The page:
7 most captivating mazes in the world
Getting lost doesn't have to be scary -- it can be entertaining.
Mazes have fascinated designers since Cretans and Egyptians invented the first labyrinths thousands of years ago.
The garden maze emerged in Britain and France during the Renaissance and now modern maze-makers are creating puzzle paths out of mirrors and other hard materials as well as cutting them into cornfields and hedges.
Here’s a selection of the oldest, the newest, the loveliest and most notorious.
1. Hampton Court, England
For Londoners, this palace maze on the Thames just outside the city is a rite of passage, the place their parents brought them as children to test their orientation skills.
Commissioned around 1700, it’s the oldest surviving hedge maze in the United Kingdom, and the first designed to positively puzzle with a host of unexpected turns and dead ends.
In 2005, spooky sounds were added in an audio installation designed to heighten the experience of getting lost.
Fragments of music, laughter and whispered conversations echo down the paths, and even follow visitors onto the benches at the center, which have been made touch-sensitive.
Hampton Court Palace, East Molesey, Surrey, England; www.hrp.org.uk/HamptonCourtPalace
2. Davis Mega Mystery Maze, United States
Given that mazes are inherently mysterious, investing one with a murder experience seems a stroke of genius.
Visitors trying to navigate the Davis Mega Mystery Maze also have to hunt down suspects and interrogate them en route.
And this is a physical as well as a cerebral challenge; the maze features a zip-line, rope course and double-decker bridge as well as the usual twists and turns.
This cornfield maze in Sterling, Massachussets claims to be the most complex of a new breed of “adventure” mazes, and is perhaps also the most high-tech, with Wi-Fi hotspots installed to enable those who bring their iPads or GPS devices to help find their way.
To encourage repeat visits, the solution to the murder is changed every day.
145 Redstone Hill, Sterling, MA, United States; www.davisfarmland.com
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3. Il Labirinto Stra, Italy
Everyone gets lost in Venice, but you can do it in a more structured way in Stra, just outside the city limits.
Here, the labyrinth of the Villa Pisani, created in 1720, has a rep for being the most difficult in the world to solve. Even Napoleon was floored by the challenge.
Part of the problem is the height. The hedges, which form nine concentric rings, are too high for anyone to peek over.
You get a perfect view only once you’ve figured your way through to the center and ascended a spiral staircase to a turret.
Fight your way out again to enjoy the beautiful 18th century palazzo overlooking a canal.
Villa Pisani National Museum, Via Doge Pisani 7, Stra, Italy; www.villapisani.beniculturali.it
4. The Tangled Maze, Australia
This one is a rather feminine maze, made of thousands of climbers and flowering shrubs.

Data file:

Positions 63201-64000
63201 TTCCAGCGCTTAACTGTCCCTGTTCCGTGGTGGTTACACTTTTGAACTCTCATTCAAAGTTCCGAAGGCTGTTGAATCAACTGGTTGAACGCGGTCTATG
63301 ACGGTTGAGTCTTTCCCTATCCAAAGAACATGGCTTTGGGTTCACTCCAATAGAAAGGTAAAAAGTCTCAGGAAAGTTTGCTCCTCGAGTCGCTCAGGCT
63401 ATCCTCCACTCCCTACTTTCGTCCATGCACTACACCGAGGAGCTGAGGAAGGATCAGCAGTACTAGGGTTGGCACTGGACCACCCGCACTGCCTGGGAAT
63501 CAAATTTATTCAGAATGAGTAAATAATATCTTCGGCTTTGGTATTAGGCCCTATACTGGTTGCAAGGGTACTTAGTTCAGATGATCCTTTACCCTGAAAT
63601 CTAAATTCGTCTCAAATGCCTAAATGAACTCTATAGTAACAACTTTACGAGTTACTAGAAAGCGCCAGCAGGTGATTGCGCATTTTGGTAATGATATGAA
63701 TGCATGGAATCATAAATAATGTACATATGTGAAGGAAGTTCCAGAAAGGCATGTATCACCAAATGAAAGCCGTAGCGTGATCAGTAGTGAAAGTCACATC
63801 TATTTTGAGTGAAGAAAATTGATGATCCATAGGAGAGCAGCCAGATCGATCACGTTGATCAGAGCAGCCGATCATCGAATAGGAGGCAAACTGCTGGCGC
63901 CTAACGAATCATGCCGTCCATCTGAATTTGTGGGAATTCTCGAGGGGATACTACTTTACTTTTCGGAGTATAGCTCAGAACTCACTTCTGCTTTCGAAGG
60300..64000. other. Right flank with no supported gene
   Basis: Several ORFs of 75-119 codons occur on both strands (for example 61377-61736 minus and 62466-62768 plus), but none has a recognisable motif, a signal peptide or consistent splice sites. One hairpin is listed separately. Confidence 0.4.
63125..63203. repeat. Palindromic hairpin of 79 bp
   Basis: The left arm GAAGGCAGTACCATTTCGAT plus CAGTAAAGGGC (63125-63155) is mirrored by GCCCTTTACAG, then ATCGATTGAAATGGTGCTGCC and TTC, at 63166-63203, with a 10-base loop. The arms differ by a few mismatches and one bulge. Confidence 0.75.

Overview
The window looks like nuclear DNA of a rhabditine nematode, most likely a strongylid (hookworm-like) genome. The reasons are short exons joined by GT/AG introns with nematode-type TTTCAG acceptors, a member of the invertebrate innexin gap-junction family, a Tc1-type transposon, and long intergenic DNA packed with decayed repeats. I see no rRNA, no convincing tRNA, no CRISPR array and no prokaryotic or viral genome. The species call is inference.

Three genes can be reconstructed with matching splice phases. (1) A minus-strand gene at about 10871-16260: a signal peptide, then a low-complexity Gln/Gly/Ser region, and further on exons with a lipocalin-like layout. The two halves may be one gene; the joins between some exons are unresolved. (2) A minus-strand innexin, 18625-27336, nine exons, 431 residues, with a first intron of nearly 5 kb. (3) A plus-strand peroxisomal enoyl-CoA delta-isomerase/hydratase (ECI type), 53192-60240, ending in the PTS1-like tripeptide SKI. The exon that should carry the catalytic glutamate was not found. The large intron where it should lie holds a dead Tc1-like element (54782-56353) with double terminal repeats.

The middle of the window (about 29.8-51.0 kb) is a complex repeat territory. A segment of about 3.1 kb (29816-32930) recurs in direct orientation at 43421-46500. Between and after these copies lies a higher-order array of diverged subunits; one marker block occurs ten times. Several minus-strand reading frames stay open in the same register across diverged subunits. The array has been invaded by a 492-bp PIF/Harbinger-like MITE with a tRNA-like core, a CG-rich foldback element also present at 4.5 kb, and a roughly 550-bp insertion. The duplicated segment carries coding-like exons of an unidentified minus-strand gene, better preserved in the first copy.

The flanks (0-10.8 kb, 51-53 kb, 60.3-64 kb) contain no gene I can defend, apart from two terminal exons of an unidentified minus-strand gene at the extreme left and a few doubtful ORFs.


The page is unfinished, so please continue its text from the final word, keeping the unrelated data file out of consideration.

So visitors trying to find their way through this path at the top of Victoria’s Great Dividing Range will be soothed -- and possibly thrown off course -- by the captivating scent of roses, including some ancient varieties dating back to Roman times.
Unlike your basic hedge maze, this one comes with seasonal variations -- ornamental grapes in autumn ring the changes with clematis and wisteria in the Australian spring.
It took four years of dedicated work by the horticulturists who own the maze to grow it tall and full enough to be fit to open to the public.
2301 Midland Hwy, Springmount ,Victoria, Australia; www.tangledmaze.com.au
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5. Fortress of No Hope, Japan
The maze aimed at kids claims to be the world's toughest.
Fuji-Q Highland theme park opened the Fortress of No Hope in July this year with a mission statement to make it impossible for visitors to figure out an escape route within the allotted 30 minutes.
This is an indoor maze constructed in the spirit of a video game -- visitors progress from simple to simply baffling levels of difficulty, encountering new invisible doors and other clues if they’re lucky.
Not to be confused with the Super Scary Labyrinth of Fear in the same park, which despite the name, is a haunted mansion.
5-6-1 Shin-Nishihara. Fujiyoshida, Yamanashi Prefecture, Japan; www.fujiq.jp/en/
6. Green Man Maze, Wales
Mazes have a mystical quality, so it’s fitting that this one was created in the shape of the world’s best-known pagan symbol.
It’s attached to Penpont, a mansion that has been in the same family since 1966, and was commissioned from a local artist to celebrate the Millennium.
Paths lined in beech and yew are said to be laid out “over an underlying grid of sacred geometry” and are punctuated with pools, secret gardens, lavender banks, tunnels and sculpted benches.
At the end is a wishing stone -- what else in a land famously steeped in magic and mystery?
Penpont, Brecon Beacons, Powys, Wales; www.penpont.com
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7. Dole Plantation Pineapple Maze, Hawaii, United States
This fragrantly fruity maze on the north shore of Oahu has twice claimed a Guiness World Record as the world’s largest.
It’s made of 14,000 native plants, including hibiscus, heliconia and pineapples, as well as the croton which shapes the giant pineapple motif at its center.
Unlike most puzzle paths, in which simply finding a solution is the reward, this one actually promises prizes to the fastest finishers, who also get their names emblazoned for posterity at the maze entrance.
The record time for solving the maze stands at seven minutes, about an eighth of the time the average visitor takes to complete the challenge.
64-1550 Kamehameha Highway, Wahiawa, HI, United States; www.dole-plantation.com